LONDON • British Prime Minister Theresa May has suffered a fresh blow to her plan to trigger the start of Brexit talks after Upper House lawmakers demanded the power to reject the final deal she reaches with the European Union (EU).
The House of Lords in London voted by 366 to 268 on Tuesday in favour of changing Mrs May's draft Brexit law to give Parliament the ability to send her back to the negotiating table if legislators decide the terms of Britain's exit agreement are not good enough.
Rebels in Mrs May's Conservative Party joined forces with opposition Labour and Liberal Democrat members of the unelected Upper Chamber to defeat the government.
It is the second time they have defied the Premier on amendments to the Bill giving her power to formally notify the EU that Britain is leaving the bloc. Another change to the wording, passed last week, aims to protect the rights of EU citizens living in Britain.
Last year's referendum vote to leave the EU was an instruction to government ministers to negotiate exit on "the best terms" they can get, not to leave "whatever the cost", former Tory Cabinet minister Douglas Hogg told lawmakers during Tuesday's debate.
"This country's future should rest with Parliament and not with ministers."
Ms Dianne Hayter, speaking for the opposition Labour Party, said that without the amendment, it would be mandatory for the EU Parliament to give its consent to the eventual Brexit deal, but not for the British legislature. "It's about authorising Parliament," she added. "It's to put wheels on the outcome of the referendum."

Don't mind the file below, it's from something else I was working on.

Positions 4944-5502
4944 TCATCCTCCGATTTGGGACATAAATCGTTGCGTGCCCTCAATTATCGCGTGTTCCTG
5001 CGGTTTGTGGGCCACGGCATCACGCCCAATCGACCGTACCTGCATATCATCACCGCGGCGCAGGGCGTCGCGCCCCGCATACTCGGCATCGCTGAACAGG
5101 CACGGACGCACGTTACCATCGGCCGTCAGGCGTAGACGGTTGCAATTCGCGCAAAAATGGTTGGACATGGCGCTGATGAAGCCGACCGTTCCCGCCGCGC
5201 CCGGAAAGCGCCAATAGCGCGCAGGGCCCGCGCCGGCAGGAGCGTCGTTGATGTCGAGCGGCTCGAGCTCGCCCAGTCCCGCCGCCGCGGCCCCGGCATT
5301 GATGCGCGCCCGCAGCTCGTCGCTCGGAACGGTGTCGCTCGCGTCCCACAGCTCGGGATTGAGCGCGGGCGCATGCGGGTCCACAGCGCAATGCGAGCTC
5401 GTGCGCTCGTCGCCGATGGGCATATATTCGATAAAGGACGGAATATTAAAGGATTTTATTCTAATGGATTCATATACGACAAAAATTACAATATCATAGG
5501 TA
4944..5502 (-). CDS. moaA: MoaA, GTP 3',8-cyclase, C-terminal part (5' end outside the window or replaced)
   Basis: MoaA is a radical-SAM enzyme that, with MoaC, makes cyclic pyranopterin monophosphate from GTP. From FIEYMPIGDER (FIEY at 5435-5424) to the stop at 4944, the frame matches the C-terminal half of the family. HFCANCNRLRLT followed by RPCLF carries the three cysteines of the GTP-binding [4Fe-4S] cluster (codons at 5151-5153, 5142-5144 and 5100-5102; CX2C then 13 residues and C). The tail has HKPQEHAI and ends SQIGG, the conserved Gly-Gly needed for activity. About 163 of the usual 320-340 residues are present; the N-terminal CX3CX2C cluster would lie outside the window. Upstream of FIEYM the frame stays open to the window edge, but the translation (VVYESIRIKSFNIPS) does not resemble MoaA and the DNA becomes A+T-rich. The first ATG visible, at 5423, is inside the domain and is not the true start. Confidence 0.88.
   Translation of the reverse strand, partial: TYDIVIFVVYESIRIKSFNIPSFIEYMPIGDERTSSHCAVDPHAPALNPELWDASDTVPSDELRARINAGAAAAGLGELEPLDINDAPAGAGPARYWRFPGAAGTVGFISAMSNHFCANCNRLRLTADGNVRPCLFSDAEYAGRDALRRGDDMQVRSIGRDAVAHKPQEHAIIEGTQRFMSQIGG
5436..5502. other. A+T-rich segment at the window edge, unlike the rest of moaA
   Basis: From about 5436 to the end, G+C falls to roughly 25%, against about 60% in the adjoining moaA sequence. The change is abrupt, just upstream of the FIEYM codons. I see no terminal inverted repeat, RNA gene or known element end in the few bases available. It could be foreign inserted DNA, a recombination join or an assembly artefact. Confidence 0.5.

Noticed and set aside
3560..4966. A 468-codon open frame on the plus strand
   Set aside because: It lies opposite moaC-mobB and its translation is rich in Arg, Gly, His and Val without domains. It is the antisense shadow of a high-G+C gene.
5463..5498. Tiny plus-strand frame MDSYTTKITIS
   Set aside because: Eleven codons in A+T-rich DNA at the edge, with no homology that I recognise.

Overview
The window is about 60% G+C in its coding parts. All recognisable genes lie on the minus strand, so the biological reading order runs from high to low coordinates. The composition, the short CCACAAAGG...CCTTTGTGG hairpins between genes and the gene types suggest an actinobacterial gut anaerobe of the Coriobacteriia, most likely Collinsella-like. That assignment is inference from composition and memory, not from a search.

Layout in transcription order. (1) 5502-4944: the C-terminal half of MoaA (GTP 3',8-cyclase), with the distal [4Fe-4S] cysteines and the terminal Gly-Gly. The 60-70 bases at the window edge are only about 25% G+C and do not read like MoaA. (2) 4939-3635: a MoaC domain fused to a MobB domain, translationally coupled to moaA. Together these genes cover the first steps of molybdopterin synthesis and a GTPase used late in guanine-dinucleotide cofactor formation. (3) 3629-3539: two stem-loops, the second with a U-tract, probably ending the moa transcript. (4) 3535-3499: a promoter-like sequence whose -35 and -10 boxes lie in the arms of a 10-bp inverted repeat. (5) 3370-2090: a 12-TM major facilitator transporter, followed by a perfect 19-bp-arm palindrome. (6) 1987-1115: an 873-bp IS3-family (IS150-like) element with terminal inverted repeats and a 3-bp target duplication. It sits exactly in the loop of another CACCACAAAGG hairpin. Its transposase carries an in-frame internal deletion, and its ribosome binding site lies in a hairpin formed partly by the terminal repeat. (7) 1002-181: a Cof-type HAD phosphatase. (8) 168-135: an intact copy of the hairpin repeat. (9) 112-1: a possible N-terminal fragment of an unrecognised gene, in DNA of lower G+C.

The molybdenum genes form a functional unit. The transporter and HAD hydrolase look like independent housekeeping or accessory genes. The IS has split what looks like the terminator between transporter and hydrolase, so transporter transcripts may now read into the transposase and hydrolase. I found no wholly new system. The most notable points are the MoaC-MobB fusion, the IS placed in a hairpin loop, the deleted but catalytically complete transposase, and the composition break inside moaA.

Mrs May fired government adviser Michael Heseltine for leading a 13-strong revolt in the House of Lords.
Her defeat means that she will either have to accept the changes - which she has argued would weaken her in negotiations - or try to delete the amendments.
Brexit Secretary David Davis said ministers will seek to overturn the Lords' amendment when the Bill goes back to the House of Commons, expected to be next week.
The focus now switches to identifying how many Conservative rebels in the Commons will be prepared to defy Mrs May and vote to keep the amendments.
She has a majority of only 17 in the House of Commons, so it needs just a few of her own lawmakers to change sides to make defeat possible.
Mrs May wants to open Brexit talks by the end of this month by formally invoking Article 50 of the bloc's Lisbon Treaty.
She has not set a date for making the move and there are conflicting reports on when she might pull the trigger, ranging from March 15 to March 31.
With an eye on future parliamentary battles ahead, some Conservatives are urging a snap election to bolster Mrs May's support among MPs. "The government could face many close votes, concessions or defeats as it tries to implement Brexit," former leader William Hague wrote in the Daily Telegraph.
But changing the law to bring the election forward from 2020 would not be easy and for now, Downing Street is publicly ruling it out.
Tuesday's amendment guarantees Parliament a veto over the final Brexit agreement, as well as the power to stop Mrs May walking away from talks without a deal, something she has threatened to do if she does not like the EU's offer.
Mrs May wants the 137-word draft to go through Parliament without changes to give her the maximum freedom to negotiate with EU leaders.
Her office confirmed that the vote she is planning to give Parliament without the amendment would simply be one on whether to accept the deal or to leave without a deal.
WASHINGTON POST, BLOOMBERG, AGENCE FRANCE-PRESSE